Hidden History of Genovese Crime Family's Springfield Crew Alluded to in Capo's Prison Sentencing

The boss of the Genovese crime family’s Springfield crew, Eugene "Rooster" Onofrio, who was sentenced to 30 months in prison earlier this month, referenced an unknown part of the story of the Genovese crime family's control of the West Mass, city.

Eugene "Rooster" Onofrio
Onofrio, during a 2014 recorded call, referred to himself as "the skipper" of Springfield -- meaning the crew's capo. 

Springfield "was given to him" he added, though he never named by who. It is likely that he took over the crew sometime after 2011, when former Springfield chief Arthur Nigro -- who ran Springfield from the Bronx and had also been a Genovese family acting boss -- was sent away to prison for murder. Nigro had given the nod for Adolfo "Big Al" Bruno to be removed from his position running the Genovese family's Springfield crew (as well as life on this earth).

In 2011, Nigro and enforcers Fotios "Freddy" Geas, of West Springfield, Mass., and his brother Ty Geas, of Westfield, Mass., were found guilty of murder and other crimes following a three-week trial in New York. The case nearly annihilated the mob's overall presence in Greater Springfield.

Onofrio also said that he had "four or five guys" in Springfield -- and that he'd planned to sponsor one more for formal induction into the Genovese crime family. He didn't identify the associate either. (It's likely Ralph Santaniello.)

Some internal animosity in the Springfield crew also was uncovered.




Onofrio was among 45 mobsters bagged in part by the wire-wearing Rubeo, who was frequently with a man who was really an undercover FBI agent pretending to be JR's old high school buddy.

Onofrio was ordered to begin serving his sentence in September, according to court records.

The aging Genovese capo's defense strategy was as simple as it was ineffective.

Rooster's attorney argued that his client was merely a senior citizen living a "modest life" and supplementing his fixed income "by making extortionate loans, accepting "tribute" from gangster underlings and selling untaxed cigarettes," as MassLive recently reported. (And those happened to be the crimes to which Onofrio pleaded guilty on Feb, 28, 2018, in federal court in Manhattan. He was sentenced on July 19.)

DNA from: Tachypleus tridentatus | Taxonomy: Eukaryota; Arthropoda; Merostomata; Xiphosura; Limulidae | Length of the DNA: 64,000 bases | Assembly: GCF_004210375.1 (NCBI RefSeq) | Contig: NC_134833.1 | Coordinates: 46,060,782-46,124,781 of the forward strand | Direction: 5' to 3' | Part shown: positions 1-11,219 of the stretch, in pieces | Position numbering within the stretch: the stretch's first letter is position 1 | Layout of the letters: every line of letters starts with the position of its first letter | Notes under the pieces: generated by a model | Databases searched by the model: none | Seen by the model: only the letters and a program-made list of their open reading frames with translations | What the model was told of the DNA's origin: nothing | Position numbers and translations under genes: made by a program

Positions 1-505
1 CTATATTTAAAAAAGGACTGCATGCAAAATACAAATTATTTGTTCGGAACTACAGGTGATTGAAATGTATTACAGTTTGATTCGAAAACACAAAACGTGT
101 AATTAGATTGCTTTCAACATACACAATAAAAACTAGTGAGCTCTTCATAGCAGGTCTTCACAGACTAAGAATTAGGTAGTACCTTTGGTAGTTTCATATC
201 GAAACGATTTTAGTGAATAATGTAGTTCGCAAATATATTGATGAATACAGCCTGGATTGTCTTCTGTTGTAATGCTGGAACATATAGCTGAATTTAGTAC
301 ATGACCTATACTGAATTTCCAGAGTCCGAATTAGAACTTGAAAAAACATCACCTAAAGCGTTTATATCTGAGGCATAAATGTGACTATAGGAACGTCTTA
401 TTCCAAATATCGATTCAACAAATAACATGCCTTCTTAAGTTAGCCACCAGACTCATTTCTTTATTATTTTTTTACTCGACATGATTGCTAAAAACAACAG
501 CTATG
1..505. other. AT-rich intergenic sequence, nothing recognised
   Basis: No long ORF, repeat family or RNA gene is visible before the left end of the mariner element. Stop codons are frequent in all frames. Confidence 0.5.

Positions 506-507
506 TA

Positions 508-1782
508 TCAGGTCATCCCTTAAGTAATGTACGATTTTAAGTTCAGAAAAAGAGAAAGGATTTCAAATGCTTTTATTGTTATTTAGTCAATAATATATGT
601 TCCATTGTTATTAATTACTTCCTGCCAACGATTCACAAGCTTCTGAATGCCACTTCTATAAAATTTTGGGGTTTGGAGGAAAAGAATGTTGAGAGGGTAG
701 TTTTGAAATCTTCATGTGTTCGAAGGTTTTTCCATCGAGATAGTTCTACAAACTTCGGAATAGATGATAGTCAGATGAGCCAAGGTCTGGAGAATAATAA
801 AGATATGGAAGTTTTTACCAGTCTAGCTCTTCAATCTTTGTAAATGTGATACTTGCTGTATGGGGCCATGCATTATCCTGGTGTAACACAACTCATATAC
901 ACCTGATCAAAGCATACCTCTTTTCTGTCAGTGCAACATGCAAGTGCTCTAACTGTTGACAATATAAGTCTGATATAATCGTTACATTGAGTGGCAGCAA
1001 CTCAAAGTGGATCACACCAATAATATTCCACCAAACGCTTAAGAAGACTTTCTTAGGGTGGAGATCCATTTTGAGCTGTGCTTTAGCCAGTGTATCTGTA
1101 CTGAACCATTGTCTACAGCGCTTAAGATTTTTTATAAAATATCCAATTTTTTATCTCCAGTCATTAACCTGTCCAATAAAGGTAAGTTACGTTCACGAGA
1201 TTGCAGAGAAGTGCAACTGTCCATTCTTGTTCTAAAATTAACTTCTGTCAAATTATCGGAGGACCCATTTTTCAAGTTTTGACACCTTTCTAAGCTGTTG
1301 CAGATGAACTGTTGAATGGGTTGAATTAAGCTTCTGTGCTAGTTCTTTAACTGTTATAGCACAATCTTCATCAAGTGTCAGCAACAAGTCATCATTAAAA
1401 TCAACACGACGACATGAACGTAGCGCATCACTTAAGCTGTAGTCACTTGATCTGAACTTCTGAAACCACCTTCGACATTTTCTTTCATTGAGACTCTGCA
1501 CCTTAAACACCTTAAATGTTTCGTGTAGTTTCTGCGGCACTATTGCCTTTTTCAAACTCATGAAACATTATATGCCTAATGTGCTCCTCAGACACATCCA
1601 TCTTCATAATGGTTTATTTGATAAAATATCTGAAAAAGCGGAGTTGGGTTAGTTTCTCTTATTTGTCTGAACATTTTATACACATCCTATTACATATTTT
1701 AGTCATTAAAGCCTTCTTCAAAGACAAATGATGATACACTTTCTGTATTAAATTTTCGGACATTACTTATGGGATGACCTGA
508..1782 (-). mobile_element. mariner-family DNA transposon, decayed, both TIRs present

Genovese acting boss Artie Nigro ran Springfield from the Bronx.


New York federal judge Richard Sullivan rejected that argument. In a letter the judge read, Onofrio said he was eking out a living by collecting disability for the past 15 years. Everything was just fine and dandy. Then turncoat John "JR" Rubeo ensnared him in what turned out to be a five-year FBI-run undercover probe.

Onofrio, 76, in his letter, wrote to the judge: "In 2013 I met Mr, Rubio (sic) and we spent a considerable amount of time together. During this time he suggested several opportunities for financial gain with me. Given my age and living on such a fixed income I saw this as my last opportunity for financial gain unfortunately took it and made some bad judgement calls,"

He expressed regrets to the judge, seeking a 20-month sentence in home confinement.

The undercover FBI agent drove Onofrio around for a while, including one time to a pizza shop in Chicopee, where he arranged for a $30,000 loan with help from Springfield wiseguys Ralph Santaniello, allegedly the crew's street boss, and Francesco "Frank" Depergola. 

Santaniello punched a tow truck operator in the face at their initial meeting and told him he was dealing with the boss of the "Springfield Crew," referring to himself, which had "New York" behind it.

Santaniello and Depergola were also arrested in the sting and were convicted of extorting that tow truck company operator. The two are serving 60- and 38-month sentences, respectively. Santaniello is at a federal penitentiary at Schuykill in Minersville, Pennsylvania. and Depergola is at a low-security facility in Fort Dix, New Jersey, as per the BOP inmate locator site.